Monday, August 24, 2009
class and race as factors in squatting
A fascinating article in Yemen Times introduces the concepts of class and race into the debate over squatting.
Several decades-old squatter communities in Sana'a, the Yemeni capital, are dominated by people who are part of "a minority group in Yemen known as “al-akhdam,” which literally means, “the servants.”
"Despite the fact that akhdam communities are Muslim with a Yemeni heritage older than Islam, they are often isolated, discriminated against and live in slums that are short of water, sewage, healthy food, available education and security," the article notes, adding, "An ancient, fading class system unites the akhdam as a group. Their collective identity appears to originate from Ethiopians who conquered and settled in 6th Century Yemen. They have, however, been in Yemen as long as any other group, and self-identify as Yemenis."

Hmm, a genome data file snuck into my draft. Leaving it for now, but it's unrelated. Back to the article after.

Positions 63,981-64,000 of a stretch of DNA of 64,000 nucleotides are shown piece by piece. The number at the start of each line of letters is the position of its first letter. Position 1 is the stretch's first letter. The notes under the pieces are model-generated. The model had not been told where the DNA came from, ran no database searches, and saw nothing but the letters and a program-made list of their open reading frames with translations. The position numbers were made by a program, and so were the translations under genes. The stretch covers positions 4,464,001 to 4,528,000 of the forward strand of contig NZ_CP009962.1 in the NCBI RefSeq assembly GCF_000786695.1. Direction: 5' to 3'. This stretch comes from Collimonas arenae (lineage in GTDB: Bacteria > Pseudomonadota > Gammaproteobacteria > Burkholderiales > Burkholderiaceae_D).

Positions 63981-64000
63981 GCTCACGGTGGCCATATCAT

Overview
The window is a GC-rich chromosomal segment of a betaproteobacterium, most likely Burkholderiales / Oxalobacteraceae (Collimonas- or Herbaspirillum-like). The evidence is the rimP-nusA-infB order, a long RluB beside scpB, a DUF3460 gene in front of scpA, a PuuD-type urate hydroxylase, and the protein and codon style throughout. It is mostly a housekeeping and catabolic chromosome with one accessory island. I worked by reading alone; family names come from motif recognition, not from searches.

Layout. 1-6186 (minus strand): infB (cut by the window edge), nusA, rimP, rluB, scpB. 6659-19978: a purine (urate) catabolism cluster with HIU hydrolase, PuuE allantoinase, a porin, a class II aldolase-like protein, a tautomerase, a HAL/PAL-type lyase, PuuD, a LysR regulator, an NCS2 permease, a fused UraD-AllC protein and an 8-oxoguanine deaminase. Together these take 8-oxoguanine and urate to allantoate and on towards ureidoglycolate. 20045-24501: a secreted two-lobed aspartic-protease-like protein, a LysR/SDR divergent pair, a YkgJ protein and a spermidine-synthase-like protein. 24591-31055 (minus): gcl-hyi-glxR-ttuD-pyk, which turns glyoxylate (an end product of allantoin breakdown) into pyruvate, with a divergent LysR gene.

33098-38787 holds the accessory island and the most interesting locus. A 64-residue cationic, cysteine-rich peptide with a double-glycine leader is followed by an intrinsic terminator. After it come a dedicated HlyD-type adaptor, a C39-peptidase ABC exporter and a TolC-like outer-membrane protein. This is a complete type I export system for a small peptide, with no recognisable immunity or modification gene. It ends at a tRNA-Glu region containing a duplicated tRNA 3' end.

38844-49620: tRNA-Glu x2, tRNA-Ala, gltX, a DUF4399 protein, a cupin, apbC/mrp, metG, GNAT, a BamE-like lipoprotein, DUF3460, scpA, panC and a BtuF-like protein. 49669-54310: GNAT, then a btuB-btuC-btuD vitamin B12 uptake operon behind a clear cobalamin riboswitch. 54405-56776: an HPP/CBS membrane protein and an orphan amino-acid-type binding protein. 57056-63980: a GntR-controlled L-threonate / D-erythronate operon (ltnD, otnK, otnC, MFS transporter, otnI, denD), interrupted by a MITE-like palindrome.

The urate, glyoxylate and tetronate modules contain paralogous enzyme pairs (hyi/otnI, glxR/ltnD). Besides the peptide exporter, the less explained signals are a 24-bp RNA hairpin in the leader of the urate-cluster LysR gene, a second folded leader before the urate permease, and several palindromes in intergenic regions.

So, North Africans whose presence in the country dates from before the spread of Islam now live in squatter neighborhoods called mahwa and are denied access to municipal improvements and title to their homes.
Despite being denied services and living at the precarious end of the economic spectrum, the residents appear to have improved their community and, as the picture shows, build their homes with brick, stone, and concrete.